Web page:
I don’t usually recommend academic books to “the general public,” but I’ll make an exception in this case for American Post-Judaism: Identity and Renewal in a Postethnic Society. Its author, Shaul Magid, is a specialist in Lurianic Kabbalah and Hasidism who has just happened to write one of the most important books on American Judaism written of late. A veteran contributor here at Open Zion and at Times of Israel, Magid has a keen eye on the politics of change and renewal as they impact Israel and the American Jewish community.
In a nutshell, Magid’s bold thesis is very simple. Its starting point is the old paradigm that defined the American Jewish scene for pretty much most of the 20th century. Once upon a time what defined American Judaism and American Jewish identity was an ethnic notion of Jewishness, based on a common notion of shared ethnic origins, purpose, and destiny. It was a secular model of Jewishness and Judaism, ethnicity being the common glue that held the Jews together as a people, regardless of what they thought about God and the mitzvoth that they either observed or did not observe. It was commonly understood by just about everyone—liberal Jews, Orthodox Jews, atheist Jews, left-wing Jews and right-wing Jews—that Judaism and Jewish culture were steeped in the group life of a people and its particularities.
According to Magid, American Judaism today is “post-ethnic.” To be clear, the claim is not the more radical one made by Israeli historian Shlomo Sand that there is no such thing as a Jewish people or Jewish identity. Magid argues instead that the group life of a shared and common ethnic community no longer by itself constitutes the center of American Jewish life the way it once did. In a globalized world, even Jewish identities are trans-ethnic, trans-national, and multi-racial. “Multi-culturalism” and “pluralism” are not even the right words, if by that one means the sitting side by side of separate and discrete identities. It’s back to “the melting pot” because today these once separate identity formations fuse into each other down to the root.
It’s most likely true that ethnic origin no longer animates Jewishness and Judaism for the vast majority of American Jews today. This has a lot to do with the integration of the Jews into and onto the larger American scene, with acculturation and assimilation, with intermarriage, with globalization, with the fact that American Jews might actually come from places like Syria or Iran, not just Poland or the Ukraine, with the realization that Jews are black, brown, Asian, and Latino, not just white, gay and transsexual, not just straight. There’s a floating quality to this mystical model of Jewish identities, which is very appealing.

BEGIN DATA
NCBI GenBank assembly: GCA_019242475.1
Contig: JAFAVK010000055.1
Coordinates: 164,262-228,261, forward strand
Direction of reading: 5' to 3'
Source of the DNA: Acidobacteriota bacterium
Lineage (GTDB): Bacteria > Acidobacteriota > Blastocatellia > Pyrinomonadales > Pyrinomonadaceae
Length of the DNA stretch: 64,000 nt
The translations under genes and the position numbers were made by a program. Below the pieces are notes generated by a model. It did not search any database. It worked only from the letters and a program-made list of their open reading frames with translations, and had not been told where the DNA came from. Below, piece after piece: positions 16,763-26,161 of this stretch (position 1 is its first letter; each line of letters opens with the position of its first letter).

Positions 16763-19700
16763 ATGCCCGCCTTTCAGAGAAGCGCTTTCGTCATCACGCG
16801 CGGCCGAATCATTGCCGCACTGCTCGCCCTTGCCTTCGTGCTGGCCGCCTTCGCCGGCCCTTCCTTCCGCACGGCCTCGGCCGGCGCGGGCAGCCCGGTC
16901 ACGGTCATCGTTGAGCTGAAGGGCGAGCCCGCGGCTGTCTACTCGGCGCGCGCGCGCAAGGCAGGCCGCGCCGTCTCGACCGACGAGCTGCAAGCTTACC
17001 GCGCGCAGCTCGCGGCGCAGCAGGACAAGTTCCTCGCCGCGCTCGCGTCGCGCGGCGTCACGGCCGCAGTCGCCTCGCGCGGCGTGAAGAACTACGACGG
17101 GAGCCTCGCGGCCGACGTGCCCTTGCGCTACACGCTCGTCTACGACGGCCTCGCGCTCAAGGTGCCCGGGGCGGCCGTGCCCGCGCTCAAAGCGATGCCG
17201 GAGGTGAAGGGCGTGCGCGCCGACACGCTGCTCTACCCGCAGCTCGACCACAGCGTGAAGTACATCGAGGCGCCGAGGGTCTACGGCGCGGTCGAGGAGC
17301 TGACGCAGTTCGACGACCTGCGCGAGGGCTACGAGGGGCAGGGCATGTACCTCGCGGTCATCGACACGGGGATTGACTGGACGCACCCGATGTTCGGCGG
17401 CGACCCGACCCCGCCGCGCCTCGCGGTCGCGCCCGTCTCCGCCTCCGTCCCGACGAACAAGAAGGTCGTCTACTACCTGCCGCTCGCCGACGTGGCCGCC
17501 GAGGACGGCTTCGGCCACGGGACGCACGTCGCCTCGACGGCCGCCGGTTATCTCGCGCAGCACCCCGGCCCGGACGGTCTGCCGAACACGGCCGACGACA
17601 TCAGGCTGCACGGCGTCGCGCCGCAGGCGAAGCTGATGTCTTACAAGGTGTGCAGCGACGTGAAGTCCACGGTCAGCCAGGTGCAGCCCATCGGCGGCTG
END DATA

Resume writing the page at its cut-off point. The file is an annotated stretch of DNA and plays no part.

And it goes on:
It’s the end of the world as we know it, and Shaul Magid feels fine. Sociologists of American Judaism like Jack Werthheimer and Steven Cohen have observed the same dynamics. Responding with alarm, they seek to buttress the idea of Jewish ethnicity qua Jewish peoplehood. Magid argues that this is a rearguard action, proposing instead to see in the loosening up of ethnic ties the challenge and promise of more cosmopolitan, less insular and parochial forms of Jewish identity, in which “everything is possible.”
If not the ethnicity of social Judaism, then what? Magid turns to religion, to Judaism, not to the old modern paradigms of Jewish religion, but rather the Jewish Renewal of Zalman Shachter-Shlomi and Shlomo Carlebach, a Judaism no longer moored in Jewishness, a Judaism not only for Jews. At the end of the day, Magid is an old hippie sharing new ideas. For cultural vitality, he turns to world religions, especially Christianity to which a chapter is devoted, to Jewish social justice traditions, to eco-Judaism and “cosmo-theism,” to a post-monotheist, post-halakhic, neo-mystical model that does not insist on radical separations, not between Jews and gentiles, and not between God and Gaia.
About Jewish Renewal upon which Magid built his model, I have serious reservations. Mostly these have to do with the suspicion that Jewish Renewal is too narrow, idiosyncratic, and even peculiar a basis upon which to remodel post-ethnic Jewish identities. I also don’t trust the combination of academic post-secularism and political theology with charisma and the rebbe-centered mystical religion advanced by Magid.
But what Magid’s book excites are more fundamental arguments bearing upon the American Jewish community, and also Israel and Palestine. Magid wants loosen the ties that bind up Jewish life together in reactive formations. Judith Butler could have written a book like this had she herself known more about the Judaism and Jewishness she seeks to separate from Israel and Zionism. While Magid is not unsympathetic to Butler, his vision of Jewish Renewal more closely resembles that of the recently deceased Rabbi Menachem Froman from the West Bank settlement of Tekoa. Froman, a spiritual giant who struggled courageously against the Israeli consensus to undo the dividing lines separating Jews and Muslims, including the lines between Israel and Hamas, and whose Judaism, I daresay, was probably post-ethnic, post-national, and post-Apartheid in the very ways intended by Magid in this most timely of utopian books.